I came across this entry in Eats, Shoots & Leaves by Lynne Truss. The book is a classic on punctuation. (Although based on British English usage, it is still a great book.)
On his deathbed in April 1991, Graham Green corrected and signed a typed document which restricts access to his papers at Georgetown University. Or does it? The document, before correction, stated: “I, Graham Greene, grant permission to Norman Sherry, my authorised biographer, excluding any other to quote from my copyright material published or unpublished.” Being a chap who had corrected proofs all his life, Greene automatically added a comma after “excluding any other” and died the next day without explaining what he meant by it. A great ambiguity was thereby created. Are all other researchers excluded from quoting the material? Or only other biographers?
Which do you think he meant to write? Comment below.
There is a true story from the late 1800s where the U.S. tariff law included a comma that did not belong. It ended up costing the government nearly $40 million of lost revenue in today’s money (about $2 million back then). The original law created in 1870 said that “fruit plants, tropical and semi-tropical for the purpose of propagation or cultivation” could be exempt from tariffs on imports.
In 1872 the law was revised and a comma added between fruit and plants created a series comma (“fruit, plants, tropical and semi-tropical”). It changed the meaning to make fruit of either kind to be tariff free. Took two years for the error to be corrected.
Expensive Cable Costs
In 2006 there was a problem on page 7 of a 14-page agreement between two Canadian companies, Rogers Communications and Aliant Communications. The contract for five years allowed Rogers to string their cables across Aliant’s 91,000 utility poles at a set licensing price per utility pole. One year after the agreement was signed, Aliant canceled the deal and said the price was going up. Why? Because the contract allowed them to cancel before the end of the five-year term. That contract sentence in question reads:
[The agreement] “shall continue in force for a period of five years from the date it is made, and thereafter for successive five year terms, unless and until terminated by one year prior notice in writing by either party.”
One way to read it: The contract is good for five years from the signing date. And auto-renews for five more years unless terminated with a year’s notice. But cannot be canceled during the first five years.
Another way to read it: The contract can be terminated at any time as long as a one-year notice is provided.
What the ruling by the communications regulator stated: “Based on the rules of punctuation,” the comma in question “allows for the termination of the [contract] at any time, without cause, upon one-year’s written notice,”
The tripling of the license fee cost Rogers an estimated $2 million extra.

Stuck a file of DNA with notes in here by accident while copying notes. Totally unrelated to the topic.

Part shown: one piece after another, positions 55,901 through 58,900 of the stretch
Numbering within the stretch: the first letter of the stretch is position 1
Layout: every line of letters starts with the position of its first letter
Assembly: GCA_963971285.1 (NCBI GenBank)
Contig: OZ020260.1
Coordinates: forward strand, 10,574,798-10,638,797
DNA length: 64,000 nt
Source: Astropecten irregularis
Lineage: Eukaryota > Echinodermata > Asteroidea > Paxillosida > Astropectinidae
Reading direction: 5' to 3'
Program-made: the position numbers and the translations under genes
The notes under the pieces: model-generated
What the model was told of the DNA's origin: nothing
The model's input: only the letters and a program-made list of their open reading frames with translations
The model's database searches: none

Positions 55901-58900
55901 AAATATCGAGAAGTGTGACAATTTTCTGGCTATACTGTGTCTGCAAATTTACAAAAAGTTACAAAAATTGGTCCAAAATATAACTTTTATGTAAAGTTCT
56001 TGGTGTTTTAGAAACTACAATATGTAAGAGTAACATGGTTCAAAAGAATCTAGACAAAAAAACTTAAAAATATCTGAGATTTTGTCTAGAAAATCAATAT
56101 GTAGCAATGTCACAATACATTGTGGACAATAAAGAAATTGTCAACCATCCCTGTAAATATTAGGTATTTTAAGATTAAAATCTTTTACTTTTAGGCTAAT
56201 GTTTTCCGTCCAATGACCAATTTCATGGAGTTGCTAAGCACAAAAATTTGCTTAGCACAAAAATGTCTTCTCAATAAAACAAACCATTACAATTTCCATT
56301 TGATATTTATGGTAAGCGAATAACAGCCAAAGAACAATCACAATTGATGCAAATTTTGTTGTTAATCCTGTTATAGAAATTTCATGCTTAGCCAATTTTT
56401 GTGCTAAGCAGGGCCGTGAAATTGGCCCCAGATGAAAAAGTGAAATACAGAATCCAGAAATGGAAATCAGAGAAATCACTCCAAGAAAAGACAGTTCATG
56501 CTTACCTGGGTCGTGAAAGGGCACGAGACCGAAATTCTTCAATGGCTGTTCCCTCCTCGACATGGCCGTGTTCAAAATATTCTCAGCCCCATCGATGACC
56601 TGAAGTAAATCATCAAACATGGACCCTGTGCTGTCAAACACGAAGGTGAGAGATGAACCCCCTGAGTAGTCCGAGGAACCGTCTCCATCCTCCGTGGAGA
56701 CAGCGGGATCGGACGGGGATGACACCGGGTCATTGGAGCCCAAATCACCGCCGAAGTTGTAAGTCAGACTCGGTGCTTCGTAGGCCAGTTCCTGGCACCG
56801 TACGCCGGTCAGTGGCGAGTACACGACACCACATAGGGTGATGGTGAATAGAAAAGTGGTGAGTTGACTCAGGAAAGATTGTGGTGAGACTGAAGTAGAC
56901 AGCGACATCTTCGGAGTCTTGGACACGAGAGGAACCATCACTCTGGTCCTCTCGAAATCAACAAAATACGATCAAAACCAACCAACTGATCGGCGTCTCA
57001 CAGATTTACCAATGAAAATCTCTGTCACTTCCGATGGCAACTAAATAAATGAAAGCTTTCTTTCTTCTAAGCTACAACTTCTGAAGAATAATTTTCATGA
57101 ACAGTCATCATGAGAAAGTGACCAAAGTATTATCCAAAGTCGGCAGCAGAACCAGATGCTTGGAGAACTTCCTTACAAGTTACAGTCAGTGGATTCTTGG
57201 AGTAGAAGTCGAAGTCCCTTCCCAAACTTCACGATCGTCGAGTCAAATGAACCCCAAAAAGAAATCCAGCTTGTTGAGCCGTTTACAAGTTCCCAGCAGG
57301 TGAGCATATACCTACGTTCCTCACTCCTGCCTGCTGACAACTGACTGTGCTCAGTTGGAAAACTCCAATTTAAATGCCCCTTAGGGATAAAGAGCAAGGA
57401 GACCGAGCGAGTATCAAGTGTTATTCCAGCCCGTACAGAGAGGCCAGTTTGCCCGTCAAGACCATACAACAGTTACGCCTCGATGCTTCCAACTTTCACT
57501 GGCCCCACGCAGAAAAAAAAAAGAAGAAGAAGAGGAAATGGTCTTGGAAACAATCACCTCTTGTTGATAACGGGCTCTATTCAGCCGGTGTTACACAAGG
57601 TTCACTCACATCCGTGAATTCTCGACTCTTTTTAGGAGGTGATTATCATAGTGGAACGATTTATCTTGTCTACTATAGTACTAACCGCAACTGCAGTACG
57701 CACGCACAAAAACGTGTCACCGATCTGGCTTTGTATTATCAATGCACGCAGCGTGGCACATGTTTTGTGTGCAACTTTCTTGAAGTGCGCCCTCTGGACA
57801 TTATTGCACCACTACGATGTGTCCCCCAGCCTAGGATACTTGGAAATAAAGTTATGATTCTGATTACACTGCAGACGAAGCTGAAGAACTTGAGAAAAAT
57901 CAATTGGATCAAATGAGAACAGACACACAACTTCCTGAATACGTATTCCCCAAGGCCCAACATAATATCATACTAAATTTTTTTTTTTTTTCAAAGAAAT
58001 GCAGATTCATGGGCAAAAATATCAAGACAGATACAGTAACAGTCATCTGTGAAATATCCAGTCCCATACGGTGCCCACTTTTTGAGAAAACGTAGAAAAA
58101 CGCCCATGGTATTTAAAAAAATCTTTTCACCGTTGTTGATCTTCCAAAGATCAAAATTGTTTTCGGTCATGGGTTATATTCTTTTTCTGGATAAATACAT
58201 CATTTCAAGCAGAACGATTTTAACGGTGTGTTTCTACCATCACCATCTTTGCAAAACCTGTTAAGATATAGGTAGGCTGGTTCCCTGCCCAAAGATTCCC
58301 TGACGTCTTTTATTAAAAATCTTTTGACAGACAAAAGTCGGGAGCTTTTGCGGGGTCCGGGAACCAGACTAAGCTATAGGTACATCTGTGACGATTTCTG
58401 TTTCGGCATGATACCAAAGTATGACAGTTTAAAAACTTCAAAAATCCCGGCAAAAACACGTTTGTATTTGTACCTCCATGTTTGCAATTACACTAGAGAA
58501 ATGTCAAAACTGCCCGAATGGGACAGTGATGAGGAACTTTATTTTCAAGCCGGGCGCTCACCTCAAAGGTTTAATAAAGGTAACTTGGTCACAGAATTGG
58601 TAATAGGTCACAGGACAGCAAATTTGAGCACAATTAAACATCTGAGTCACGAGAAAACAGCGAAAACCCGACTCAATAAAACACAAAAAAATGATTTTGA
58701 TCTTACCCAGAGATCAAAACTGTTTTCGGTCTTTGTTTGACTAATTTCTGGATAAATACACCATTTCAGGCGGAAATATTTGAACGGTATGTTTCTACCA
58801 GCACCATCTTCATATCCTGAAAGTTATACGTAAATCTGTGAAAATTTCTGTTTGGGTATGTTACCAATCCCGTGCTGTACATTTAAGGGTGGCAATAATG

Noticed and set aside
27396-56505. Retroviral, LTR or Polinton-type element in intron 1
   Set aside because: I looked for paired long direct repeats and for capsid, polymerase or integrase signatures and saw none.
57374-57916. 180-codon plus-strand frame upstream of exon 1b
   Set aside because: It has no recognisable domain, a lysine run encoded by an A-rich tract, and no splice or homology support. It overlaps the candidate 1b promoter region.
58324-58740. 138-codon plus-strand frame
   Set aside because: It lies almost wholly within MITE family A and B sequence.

Let’s eat, Grandma.
Let’s eat Grandma.
Commas are important people!
Commas are important, people!
A woman without her man is nothing.
A woman, without her, man is nothing.
Man bacon makes anything good.
Man, bacon makes anything good.
How to cook crack and clean a crab.
Step one: use commas.
I like cooking dogs and kids.
I like cooking, dogs, and kids.
We may laugh at things like this, but commas matter.
[A much shorter version of this post ran in July 2012.]
Awesome article. I write non-fiction books about eschatology and use an editing program. The biggest problem I have had is with commas. What I do now is not try to punctuate with commas and let the program do its job. Then I decide how I want it to read and I overrule the program. BTW, your font color is horrible; there is no contrast and is, therefore, difficult to read without eye-strain.
DAMON J GRAY
Steve (or webmaster),
I believe Fred’s comment is with reference to the font in the comment textfield and reply textfield, rather than the font in the blog posting.
Thank you Damon. That may be true. This comment section has always used a lighter gray font inside these comment boxes. Not sure why, but it’s been that way for over a decade.
I believe that Graham Green meant to exclude other biographers. I can’t imagine that he’d deny students the opportunity to quote his works in their own papers.
Those examples you noted were so poignant. As I read your first story, I read it to mean that Norman, the biographer was the only one who could use Graham’s work.
Kristen Joy Wilks
So great! My husband and I have many discussions about commas within camp communications that I proofread for him. I tend to add lots of commas and he tends to have very few commas. After much negotiation, we end up somewhere in the middle, ha!
I enjoyed the article you wrote above. I further note the word/comma play right in the title of Author Lynne Truss’ book — “Eats, Shoots and Leaves” or “Eats, Shoots, and Leaves.” The imagery on the front cover of the book shows a Panda (who either who eats shoots and leaves for food) or a Panda who eats, shoots (a gun), and leaves. So which is it? The question remains.
Lynne Truss is a crafty author who wrote a national bestseller on the topic of Grammar usage… Wait — what? Stop and hold that thought close to your heart for just a minute.
Who can do this? Who can write a national best seller about a topic that makes people’s eyes roll to the backs of their heads?